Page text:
Speed Control and Drive Classification are the Drivers where the driving motor runs at a nearly fixed speed are known as Constant Speed or Single Speed Drives. Multi-speed drives are those which operate at discrete speed settings. Drives needing stepless change in speed and multispeed drives are called Variable Speed Drives. When a number of motors are fed from a common converter, or when a load is driven by more than one motor, the drive is termed as multi-motor drive.
Speed range of a variable speed drive depends on the application. In some applications it can be from rated speed to 10% of rated speed. In some other applications, speed control above rated speed is also desired, and the ratio of maximum to minimum speed can be as high as 200. There are also applications where the speed range is as low as from rated speed to 80% of rated speed.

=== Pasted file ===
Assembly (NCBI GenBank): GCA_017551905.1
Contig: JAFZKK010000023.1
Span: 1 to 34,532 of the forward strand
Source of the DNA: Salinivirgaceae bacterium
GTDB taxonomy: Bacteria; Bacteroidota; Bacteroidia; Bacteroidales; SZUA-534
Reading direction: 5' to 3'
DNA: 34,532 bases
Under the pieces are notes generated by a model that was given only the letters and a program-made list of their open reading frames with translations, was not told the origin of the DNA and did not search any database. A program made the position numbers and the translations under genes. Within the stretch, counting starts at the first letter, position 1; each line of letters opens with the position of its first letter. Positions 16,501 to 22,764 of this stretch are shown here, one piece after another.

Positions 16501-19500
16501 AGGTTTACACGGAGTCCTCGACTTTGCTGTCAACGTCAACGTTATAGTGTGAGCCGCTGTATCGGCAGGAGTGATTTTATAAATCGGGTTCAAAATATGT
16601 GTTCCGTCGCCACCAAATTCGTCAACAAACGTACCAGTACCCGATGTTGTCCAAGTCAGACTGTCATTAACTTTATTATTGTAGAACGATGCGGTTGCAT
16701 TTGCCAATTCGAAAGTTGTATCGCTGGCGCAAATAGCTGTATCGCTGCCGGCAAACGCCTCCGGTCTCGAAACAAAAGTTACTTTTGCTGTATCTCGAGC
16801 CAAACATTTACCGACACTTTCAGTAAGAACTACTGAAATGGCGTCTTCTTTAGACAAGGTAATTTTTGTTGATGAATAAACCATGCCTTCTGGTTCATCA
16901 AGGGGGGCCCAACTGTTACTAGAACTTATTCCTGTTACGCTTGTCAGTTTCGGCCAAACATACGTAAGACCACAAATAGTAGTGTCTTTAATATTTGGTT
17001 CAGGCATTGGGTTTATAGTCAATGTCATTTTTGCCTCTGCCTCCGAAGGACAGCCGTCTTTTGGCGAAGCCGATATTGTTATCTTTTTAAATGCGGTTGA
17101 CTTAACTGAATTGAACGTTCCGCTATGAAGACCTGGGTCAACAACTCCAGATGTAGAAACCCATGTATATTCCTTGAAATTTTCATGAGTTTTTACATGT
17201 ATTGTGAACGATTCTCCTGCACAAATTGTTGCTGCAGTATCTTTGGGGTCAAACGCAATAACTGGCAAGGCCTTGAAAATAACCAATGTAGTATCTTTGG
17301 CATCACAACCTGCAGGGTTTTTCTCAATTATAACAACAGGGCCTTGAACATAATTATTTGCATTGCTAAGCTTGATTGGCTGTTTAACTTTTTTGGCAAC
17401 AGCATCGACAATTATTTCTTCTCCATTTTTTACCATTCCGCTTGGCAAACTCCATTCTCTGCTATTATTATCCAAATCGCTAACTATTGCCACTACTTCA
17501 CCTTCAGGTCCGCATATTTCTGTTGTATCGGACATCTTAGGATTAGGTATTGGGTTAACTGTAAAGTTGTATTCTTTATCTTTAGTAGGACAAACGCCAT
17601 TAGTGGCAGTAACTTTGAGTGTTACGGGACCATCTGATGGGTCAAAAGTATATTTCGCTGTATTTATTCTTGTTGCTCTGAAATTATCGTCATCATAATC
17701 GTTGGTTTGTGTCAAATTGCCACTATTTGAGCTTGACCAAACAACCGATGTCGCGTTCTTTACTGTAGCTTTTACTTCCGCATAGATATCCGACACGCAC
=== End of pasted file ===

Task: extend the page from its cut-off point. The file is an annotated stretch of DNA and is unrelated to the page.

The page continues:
A variable speed drive is called constant torque drive if the drive’s maximum torque capability does not change with a change in speed setting. The corresponding mode (or region) of operation is called Constant Torque Mode. It must be noted that the term ‘Constant Torque’ refers to maximum torque capability of the drive and not to the actual output torque, which may vary from no load to full load torque. The Constant Power Drive and Constant Power Mode (or region) are defined in the same way.
Ideally it is desired that for a given speed setting, the motor speed should remain constant as load torque is changed from no load to full load. In practice, speed drops with an increase in the load torque. Quality of a speed control system is measured in terms of speed-regulation which is defined as
If open-loop control fails to provide the desired speed regulation, drive is operated as a closed-loop speed control system.